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Liberator CEB Machine — 15 Comments

  1. My fiance and I are in the planning stages of building a castle in Tennessee. We wish to keep the build as natural, and cost efficient as possible.
    Would the CEB machine brick offer the integrity we need to build a structure that will be 4 stories high in it’s highest tier, and have an approx. 3500 SQ. Ft. foundation? Stone is the traditional choice, but a veneer system is definitely more cost effective.
    Thank you for your thoughts.

    • Yes, this is possible. Just realize you will need a fairly large workforce to do this project. If not you will probably get bogged down for years. This is VERY common. Also, you will want to get an engineer. This will be money well spent in this case because you’re dealing with a complex structure. They can tell you exact details that are appropriate for your area. And obviously you will need a large machine that can churn out thousands of CEBs if you can’t buy them locally. Be sure to do a careful cost analysis on the whole project before starting. Yes, CEBs are low cost but you need to add in a bobcat, the CEB machine ($100,000?), a large workforce of masons, etc.

  2. Hi,
    I interested in buying one of these CEB machines or a parts kit,
    but cannot seem to be able to log in to their website or find a working email address.
    Please help me make contact with them.
    Thanks,
    Dan Katz

  3. “it appears no cement is necessary in the CEBs”

    Absolutely false. There is always at least 10% cement minimum in the mix, not including the poured full concrete foundation.

    • If you desire a press just like the one featured in this blog post, the plans are available on the Open Source Ecology website linked to in this post. That is what “Open Source” is all about after all. Free distribution of the designs and information to anyone who wants it.

      Just go to their website and look up the plans.

      Also, here is an update about the Liberator 4 CEB press featured in this blog post.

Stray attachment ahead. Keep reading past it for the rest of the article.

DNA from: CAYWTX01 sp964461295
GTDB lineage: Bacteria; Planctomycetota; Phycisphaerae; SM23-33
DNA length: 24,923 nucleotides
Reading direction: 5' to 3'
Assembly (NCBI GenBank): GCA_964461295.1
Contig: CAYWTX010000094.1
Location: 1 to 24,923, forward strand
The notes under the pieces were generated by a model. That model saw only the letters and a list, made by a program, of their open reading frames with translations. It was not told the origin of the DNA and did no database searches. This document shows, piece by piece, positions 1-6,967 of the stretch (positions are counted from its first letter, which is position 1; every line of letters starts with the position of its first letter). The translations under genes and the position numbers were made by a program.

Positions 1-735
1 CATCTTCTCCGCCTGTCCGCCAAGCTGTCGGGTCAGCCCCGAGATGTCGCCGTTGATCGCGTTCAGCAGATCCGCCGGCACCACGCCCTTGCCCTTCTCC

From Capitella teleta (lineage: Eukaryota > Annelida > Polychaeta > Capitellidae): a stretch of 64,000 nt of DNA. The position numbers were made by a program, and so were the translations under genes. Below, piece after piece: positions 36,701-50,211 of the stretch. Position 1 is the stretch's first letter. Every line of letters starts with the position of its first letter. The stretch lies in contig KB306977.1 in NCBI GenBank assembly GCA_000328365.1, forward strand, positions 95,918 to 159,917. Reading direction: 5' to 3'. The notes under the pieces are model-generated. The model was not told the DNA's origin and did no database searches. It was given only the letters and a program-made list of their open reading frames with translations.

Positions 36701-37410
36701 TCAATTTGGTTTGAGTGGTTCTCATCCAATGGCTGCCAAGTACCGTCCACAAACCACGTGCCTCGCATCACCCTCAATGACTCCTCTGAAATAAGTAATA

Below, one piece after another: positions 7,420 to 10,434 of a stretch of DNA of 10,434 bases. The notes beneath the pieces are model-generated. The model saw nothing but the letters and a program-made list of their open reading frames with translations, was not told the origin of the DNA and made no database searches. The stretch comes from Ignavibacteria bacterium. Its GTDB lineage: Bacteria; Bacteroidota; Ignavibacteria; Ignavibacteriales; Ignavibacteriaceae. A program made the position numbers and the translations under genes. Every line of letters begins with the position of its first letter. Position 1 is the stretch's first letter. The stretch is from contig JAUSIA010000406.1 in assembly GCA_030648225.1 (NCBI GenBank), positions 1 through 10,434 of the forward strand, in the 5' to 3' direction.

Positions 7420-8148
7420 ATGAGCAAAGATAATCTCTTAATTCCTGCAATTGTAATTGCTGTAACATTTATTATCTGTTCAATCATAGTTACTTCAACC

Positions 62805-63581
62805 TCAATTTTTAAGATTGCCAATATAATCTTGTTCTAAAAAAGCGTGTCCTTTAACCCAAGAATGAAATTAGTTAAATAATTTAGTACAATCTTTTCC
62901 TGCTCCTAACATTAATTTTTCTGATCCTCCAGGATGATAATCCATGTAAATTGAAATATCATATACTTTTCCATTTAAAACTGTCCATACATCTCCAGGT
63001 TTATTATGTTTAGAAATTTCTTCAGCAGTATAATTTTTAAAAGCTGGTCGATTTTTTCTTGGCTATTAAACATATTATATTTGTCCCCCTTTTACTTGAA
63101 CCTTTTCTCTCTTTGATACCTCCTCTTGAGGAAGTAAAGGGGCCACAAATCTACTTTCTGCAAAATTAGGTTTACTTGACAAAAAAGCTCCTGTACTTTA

They have finished building it.
      Check out their video.

      http://vimeo.com/57424944

  4. I’d appreciate knowing of any business case studies that profile the use of this machine in the marketplace. Does it outcompete other building systems in certain areas?

    Any input from those who’ve replicated this machine is welcome.

  5. Here’s the price as of Oct. 30, 2012:

    The cost is $9k FOB Kansas City. (power unit not included)

    Ordering involves submitting payment in full, and production run is 30 days from your payment. You have the option to participate in a production run, which takes 2 days with a hyper-optimized Collaborative Production Run with 8 people. See Blog: http://blog.opensourceecology.org/

    Marcin

  6. In case you haven’t figured it out, I’m very interested in learning more about the Liberator block press and possibly building one. Open Source Ecology may have one of the most efficient building systems in the world if their CEB machine does what they claim. CEBs are very popular worldwide. The soil is cheap and readily available in our area. Their building system eliminates 90 some percent of the labor. There’s no rebar and mortar through the wall as with hollow interlocking blocks (they’re just simple rectangular blocks). There’s no separate drying process, which normally requires multiple steps of carrying and turning. The blocks are put immediately into the wall with a thin coating of mud to ‘glue’ the blocks in place. The machine is parked right next to the house and the blocks are stacked immediately. You could build the walls of a small house in one day according to them. They provide the CEB press plans for free. They’re on their 4th iteration, so I think they have a pretty good machine now. The parts cost about $1,500 in the US. The finished machine sells for $25,000 in the US. I estimate it could be built in developing countries for around $1,000 labor. Again, I think this machine has enormous potential. It’s far less expensive than most construction methods. It’s less labor intensive than most natural building methods. The walls are fairly thick and so it will be cool inside in hot climates (with wide roof overhangs). You don’t need to be a mason to build the walls, which means you could hire just about anybody to carry and stack the blocks.

    Additional benefits:
    – it appears no cement is necessary in the CEBs. Just like rammed earth, the 20 ton compression would make the blocks very strong and impervious to insects. (This assumes adequate clay content. Our CEB soil is low in clay and may need some added.)
    – it appears that the extra machines typically used to pulverize and mix the soil aren’t necessary. (See Star Top price list https://naturalbuildingblog.siterubix.com/more-info-on-compressed-earth-blocks-cebs/) This saves money on machines, maintenance and labor, and greatly speed construction by eliminating several steps.
    – posts could be cast inside the wall if necessary after the blocks are stacked. I’ll be posting a drawing soon that shows the process.

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